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Overdevelopment threatens multiculturalism and its benefits says Fawkner Residents Assoc

The benefits of multiculturalism that has been the community bedrock of Fawkner are under threat.  Modern-day developers regard the suburb as nothing more than an opportunity for a ‘quick buck’ with no consideration to the long-term social welfare of residents said Fawkner Residents Association’s Mr Joe Perri.


In the totality of Melbourne’s rich multicultural history, the northern suburb of Fawkner represents only a small chapter in the overall experience.  However, it does provide an insight into the benefits of multiculturalism and concerns for the future.


The suburbs of Melbourne’s north were once havens that provided locals and newcomer residents from across the globe the opportunity to express their individualism and ethnic cultures.  Gardening, arts, crafts, cuisine and other pursuits that provided a reassuring connection to heritage, were able to be accommodated in liveable sized homes, blocks and tranquil suburbs said Mr Perri. 


“Barriers, misconceptions and sense of isolation in a foreign land evaporated as multicultural appreciation flourished when neighbours interacted with warmth exchanging fruit, vegetables, preserves, sweets, gifts and joined in family festivities”.


Streets and suburbs used to reflect the ethnic heritage of the residents.  Not so today – in three, four and five-to-a-block developments with barely room for a decent clothes hoist that are becoming the norm in Fawkner’s streets said Mr Perri. 


Even owning a pet that barks or meows; starting a home-based business; having an outdoor barbeque; playing a musical instrument; and noise from a party are a challenge in these sterile structures.


Migration has contributed so much to Australia’s economic prosperity and social fabric.  But overcrowded suburbs, streets choked with parked cars, packed public transport that exceeds peak hour capacity and safety levels, the housing shortage is turning appreciation for migration and multiculturalism into anger and resentment.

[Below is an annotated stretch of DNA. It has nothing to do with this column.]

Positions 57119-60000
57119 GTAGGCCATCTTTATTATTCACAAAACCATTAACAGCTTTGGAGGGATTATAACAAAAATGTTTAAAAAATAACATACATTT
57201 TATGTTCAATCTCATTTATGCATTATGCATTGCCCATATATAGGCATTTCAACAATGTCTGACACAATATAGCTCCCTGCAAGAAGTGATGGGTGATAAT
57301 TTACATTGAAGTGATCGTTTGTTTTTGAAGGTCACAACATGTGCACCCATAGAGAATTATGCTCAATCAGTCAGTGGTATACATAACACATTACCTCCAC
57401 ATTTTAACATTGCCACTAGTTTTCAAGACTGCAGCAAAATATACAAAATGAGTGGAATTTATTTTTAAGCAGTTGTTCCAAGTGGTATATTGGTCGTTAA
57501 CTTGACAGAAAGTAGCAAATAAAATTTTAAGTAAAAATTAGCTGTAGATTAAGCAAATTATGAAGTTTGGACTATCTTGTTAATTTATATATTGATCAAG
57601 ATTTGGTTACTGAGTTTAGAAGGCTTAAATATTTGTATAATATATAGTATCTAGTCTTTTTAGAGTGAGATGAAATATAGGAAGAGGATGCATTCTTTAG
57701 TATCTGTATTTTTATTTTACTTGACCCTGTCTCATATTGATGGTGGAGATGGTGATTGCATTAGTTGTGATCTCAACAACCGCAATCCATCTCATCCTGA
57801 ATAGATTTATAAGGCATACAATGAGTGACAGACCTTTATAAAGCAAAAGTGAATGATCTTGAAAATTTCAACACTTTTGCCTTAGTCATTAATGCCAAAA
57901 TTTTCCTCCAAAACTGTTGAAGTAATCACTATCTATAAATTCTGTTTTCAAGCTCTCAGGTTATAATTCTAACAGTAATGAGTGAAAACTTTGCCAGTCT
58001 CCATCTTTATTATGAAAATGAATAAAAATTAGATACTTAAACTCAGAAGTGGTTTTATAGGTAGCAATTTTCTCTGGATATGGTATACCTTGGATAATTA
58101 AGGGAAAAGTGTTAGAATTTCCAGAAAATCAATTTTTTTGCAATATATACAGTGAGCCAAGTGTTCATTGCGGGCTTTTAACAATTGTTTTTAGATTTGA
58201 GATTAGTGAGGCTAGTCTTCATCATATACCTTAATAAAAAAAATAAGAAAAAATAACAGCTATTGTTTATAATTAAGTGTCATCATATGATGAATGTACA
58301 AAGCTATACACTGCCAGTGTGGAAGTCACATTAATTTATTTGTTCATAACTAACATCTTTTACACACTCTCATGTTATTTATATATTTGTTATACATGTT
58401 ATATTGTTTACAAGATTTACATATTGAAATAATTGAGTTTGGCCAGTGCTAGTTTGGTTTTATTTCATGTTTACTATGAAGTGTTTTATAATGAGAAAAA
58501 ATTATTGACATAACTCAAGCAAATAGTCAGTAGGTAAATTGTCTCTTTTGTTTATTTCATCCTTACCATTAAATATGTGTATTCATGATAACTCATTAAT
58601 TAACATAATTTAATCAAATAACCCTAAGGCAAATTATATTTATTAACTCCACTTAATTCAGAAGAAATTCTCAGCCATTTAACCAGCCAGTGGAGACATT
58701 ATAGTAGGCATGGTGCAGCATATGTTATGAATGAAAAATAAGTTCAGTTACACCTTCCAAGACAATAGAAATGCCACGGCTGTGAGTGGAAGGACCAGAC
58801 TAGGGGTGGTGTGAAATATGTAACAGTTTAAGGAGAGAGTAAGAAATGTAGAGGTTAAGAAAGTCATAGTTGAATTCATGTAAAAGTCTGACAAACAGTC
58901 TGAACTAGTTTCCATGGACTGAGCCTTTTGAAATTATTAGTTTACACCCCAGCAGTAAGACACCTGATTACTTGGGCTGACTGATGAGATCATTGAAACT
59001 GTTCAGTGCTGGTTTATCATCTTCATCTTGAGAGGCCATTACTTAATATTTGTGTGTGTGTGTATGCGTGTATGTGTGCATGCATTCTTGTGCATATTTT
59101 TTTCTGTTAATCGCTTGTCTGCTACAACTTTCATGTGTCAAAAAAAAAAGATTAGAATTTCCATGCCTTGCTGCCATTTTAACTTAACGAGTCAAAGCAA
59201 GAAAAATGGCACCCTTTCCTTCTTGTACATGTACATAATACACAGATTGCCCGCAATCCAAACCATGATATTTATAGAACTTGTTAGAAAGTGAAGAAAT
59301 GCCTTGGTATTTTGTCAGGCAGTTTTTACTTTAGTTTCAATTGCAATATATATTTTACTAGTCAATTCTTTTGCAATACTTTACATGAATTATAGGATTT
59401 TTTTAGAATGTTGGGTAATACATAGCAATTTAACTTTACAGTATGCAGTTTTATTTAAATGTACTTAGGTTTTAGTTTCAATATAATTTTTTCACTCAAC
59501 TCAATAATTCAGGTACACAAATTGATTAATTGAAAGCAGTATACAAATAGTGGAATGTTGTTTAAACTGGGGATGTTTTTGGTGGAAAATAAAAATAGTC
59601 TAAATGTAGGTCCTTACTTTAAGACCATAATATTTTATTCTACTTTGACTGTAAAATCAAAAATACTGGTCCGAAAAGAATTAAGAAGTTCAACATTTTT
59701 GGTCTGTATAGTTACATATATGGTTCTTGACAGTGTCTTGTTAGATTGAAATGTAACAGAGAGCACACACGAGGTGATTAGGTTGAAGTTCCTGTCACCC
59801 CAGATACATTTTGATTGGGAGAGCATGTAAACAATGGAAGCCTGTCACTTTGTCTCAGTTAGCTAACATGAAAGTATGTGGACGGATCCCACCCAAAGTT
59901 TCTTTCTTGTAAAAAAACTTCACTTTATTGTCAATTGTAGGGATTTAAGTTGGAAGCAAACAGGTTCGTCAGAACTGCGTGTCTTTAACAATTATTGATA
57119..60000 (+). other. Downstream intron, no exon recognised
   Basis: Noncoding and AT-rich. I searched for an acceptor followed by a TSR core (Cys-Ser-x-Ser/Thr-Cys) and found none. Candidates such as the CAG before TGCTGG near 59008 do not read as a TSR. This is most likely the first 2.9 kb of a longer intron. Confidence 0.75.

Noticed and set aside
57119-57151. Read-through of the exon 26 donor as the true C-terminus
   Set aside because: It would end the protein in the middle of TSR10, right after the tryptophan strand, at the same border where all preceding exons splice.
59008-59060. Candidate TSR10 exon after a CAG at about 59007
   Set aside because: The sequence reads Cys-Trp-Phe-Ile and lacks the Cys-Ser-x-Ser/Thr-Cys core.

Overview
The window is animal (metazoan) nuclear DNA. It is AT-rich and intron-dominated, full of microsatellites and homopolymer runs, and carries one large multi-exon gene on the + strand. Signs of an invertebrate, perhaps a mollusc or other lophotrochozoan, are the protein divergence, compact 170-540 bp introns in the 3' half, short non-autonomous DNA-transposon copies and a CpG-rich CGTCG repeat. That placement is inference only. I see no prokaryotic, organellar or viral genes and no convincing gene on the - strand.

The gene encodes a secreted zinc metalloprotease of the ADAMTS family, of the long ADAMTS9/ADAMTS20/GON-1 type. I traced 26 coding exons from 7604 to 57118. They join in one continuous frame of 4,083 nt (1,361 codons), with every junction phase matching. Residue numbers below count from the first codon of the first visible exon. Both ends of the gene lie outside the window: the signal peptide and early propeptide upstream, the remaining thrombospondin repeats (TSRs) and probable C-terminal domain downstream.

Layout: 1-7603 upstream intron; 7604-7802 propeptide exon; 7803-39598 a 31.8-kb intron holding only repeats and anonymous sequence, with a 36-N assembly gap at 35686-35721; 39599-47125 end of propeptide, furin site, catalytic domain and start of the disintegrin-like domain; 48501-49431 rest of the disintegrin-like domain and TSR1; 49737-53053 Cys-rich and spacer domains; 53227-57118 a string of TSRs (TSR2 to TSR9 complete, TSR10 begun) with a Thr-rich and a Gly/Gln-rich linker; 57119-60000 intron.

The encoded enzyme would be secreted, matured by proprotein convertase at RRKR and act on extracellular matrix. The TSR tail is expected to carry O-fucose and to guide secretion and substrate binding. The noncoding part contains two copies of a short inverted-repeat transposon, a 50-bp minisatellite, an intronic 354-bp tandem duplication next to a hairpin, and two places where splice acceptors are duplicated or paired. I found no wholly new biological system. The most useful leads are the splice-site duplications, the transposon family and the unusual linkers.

Mr Perri continued, “Spring Street and the State Planning Department have decreed that the worst of mankind’s creations – the battery hen farm – is the model for homogenised characterless residential development in Moreland and inner-city municipalities and unfettered urban sprawl for the outskirts”.


If isolating people into clinical, upright, drive-in drive-out habitations in Fawkner wasn’t bad enough, there has been a recent trend with developers requesting Council waive the visitor carpark requirement for their projects. 


Other than the developer, how on earth is denying new residents the opportunity to have family and friends visit in anyone’s best interests asks Mr Perri.


In a land the breadth of Australia, new migrants coming to inner suburban Melbourne are only being offered ‘cookie cutter’ dwellings designed to be nothing more than dormitories and no ability for ethnic groups to express their cultures and personalities.


Every lesson learnt over the centuries concerning good sustainable long-term town planning and the benefits of multiculturalism are literally being washed down the drain in the name of short-term financial gains.


“Now is the time for Spring Street to put the brake on overdevelopment and put community cohesion and welfare in the drivers’ seat”, said Mr Perri.



Issued by the Fawkner Residents Association


Media enquiries:                 Mr. Joe Perri

                                                Mobile:          +61 412 112 545

                                                Email:             joe.perri1@gmail.com